Protecting your kids while crossing the street to school, is very serious business. But as we mark Crossing Guard Appreciation Week, we found one Lowcountry crossing guard who goes above and beyond to keep our students safe with a wave and a smile.
Its a job some people may take for granted, but not Nellie Aviles. Aviles has been protecting the lives of children heading to and from school at both Burns Elementary and Zucker Middle Schools as a crossing officer for almost a year.
She says it's a job she takes pride in and handles with great care.
"I try to get them to school either walking or riding their bike in a safe manner," Aviles says.
For motorists who drive by her post on Dorchester Road during her shift, she's difficult to miss, waving to perfect strangers during their morning commute to work in between helping students cross the street.
"I try to interact with the children and the parents and the pedestrians that are crossing my side of the road," Aviles says.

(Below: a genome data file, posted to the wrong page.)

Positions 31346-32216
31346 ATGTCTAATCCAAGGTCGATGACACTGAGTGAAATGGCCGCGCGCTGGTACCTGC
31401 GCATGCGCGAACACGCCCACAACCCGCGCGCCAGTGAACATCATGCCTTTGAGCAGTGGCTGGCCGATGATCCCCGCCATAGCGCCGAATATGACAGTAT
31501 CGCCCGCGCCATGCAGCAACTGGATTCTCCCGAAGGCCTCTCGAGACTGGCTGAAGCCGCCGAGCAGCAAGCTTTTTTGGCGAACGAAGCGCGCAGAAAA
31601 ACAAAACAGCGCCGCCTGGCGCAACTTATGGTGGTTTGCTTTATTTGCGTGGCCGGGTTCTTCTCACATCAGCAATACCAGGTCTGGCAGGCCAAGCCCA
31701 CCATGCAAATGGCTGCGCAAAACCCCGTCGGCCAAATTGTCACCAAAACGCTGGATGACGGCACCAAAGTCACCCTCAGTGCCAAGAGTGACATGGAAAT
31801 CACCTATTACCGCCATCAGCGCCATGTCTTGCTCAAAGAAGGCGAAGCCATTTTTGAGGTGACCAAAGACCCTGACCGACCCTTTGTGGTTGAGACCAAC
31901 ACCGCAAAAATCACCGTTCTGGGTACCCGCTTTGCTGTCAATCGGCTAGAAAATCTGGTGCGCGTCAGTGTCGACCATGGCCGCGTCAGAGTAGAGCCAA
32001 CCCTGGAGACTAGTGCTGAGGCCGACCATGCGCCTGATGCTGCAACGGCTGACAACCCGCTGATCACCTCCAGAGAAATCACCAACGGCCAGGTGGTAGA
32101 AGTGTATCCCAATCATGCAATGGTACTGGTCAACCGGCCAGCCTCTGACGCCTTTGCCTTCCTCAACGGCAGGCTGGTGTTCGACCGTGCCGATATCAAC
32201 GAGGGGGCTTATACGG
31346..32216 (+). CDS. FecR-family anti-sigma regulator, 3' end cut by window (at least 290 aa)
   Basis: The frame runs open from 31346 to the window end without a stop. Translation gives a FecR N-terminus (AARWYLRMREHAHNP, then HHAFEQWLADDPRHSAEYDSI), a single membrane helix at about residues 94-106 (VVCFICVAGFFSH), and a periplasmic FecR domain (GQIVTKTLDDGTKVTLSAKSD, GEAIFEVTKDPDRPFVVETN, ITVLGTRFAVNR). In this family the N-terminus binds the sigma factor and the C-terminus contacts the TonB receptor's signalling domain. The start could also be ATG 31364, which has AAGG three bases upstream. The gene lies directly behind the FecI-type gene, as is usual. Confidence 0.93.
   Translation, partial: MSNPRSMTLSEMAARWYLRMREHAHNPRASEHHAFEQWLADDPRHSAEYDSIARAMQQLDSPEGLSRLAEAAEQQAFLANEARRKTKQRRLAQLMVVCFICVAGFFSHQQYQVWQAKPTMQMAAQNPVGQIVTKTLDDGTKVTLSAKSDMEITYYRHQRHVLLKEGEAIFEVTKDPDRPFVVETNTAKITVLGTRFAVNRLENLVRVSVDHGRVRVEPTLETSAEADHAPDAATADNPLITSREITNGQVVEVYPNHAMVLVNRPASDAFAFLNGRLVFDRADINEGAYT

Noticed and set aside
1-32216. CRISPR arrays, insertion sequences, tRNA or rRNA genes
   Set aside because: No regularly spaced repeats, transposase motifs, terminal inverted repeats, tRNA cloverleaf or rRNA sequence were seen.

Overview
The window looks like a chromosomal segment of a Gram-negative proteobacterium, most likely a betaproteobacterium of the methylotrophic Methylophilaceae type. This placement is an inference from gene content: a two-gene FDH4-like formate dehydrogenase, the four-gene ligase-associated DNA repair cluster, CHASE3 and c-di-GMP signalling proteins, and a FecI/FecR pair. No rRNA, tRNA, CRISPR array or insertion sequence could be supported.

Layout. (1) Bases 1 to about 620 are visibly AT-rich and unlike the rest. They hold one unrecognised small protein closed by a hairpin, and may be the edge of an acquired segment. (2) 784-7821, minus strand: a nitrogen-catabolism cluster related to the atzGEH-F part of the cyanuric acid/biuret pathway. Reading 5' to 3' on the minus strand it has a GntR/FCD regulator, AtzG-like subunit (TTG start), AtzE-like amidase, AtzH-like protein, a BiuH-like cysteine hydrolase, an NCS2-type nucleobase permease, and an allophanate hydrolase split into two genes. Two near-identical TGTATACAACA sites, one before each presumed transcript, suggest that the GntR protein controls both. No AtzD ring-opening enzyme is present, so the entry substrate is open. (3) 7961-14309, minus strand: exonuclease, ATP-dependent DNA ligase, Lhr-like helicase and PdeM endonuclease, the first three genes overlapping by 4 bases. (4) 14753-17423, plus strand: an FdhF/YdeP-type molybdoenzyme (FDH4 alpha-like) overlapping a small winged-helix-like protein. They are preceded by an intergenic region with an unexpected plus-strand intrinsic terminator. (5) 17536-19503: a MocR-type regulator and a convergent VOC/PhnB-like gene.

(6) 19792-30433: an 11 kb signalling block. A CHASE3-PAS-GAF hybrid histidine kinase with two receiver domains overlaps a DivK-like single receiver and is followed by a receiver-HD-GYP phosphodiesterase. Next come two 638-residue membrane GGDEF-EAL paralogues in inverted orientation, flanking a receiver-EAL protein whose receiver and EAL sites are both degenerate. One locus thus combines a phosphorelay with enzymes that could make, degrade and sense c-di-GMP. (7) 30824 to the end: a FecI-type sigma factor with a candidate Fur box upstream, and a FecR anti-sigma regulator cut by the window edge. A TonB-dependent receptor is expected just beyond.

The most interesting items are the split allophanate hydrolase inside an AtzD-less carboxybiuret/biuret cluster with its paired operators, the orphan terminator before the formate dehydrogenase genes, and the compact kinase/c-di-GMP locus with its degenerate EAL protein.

Parents and even drivers have also taken notice.
"She is always waving at the crowd like I'm doing and she always make the children's day," parent Derrick Orlando Bright says.
"Its obvious she cares about her job she has a good attitude I feel safe with my kids walking across the road," Michael Brant, another parent, says.
"I feel like sometimes people just need that hello to get them going in the morning," Aviles says.
And her kindness and professionalism have not gone unnoticed. She was recently recognized by the state for her performance as well as nominated for a service award at Zucker.
"She does exceed she loves children and it shows she loves her job and that also shows she has a very friendly personality," Julie Kilgore, who supervises school crossing officers, says.
In addition to doing her daily duties, Aviles also helps translate for Spanish-speaking parents in the front office when needed, and once she even bought a luggage carrier for a student she saw struggling to carry his musical instrument to school.
"I enjoy trying to help everybody that I can," Aviles says.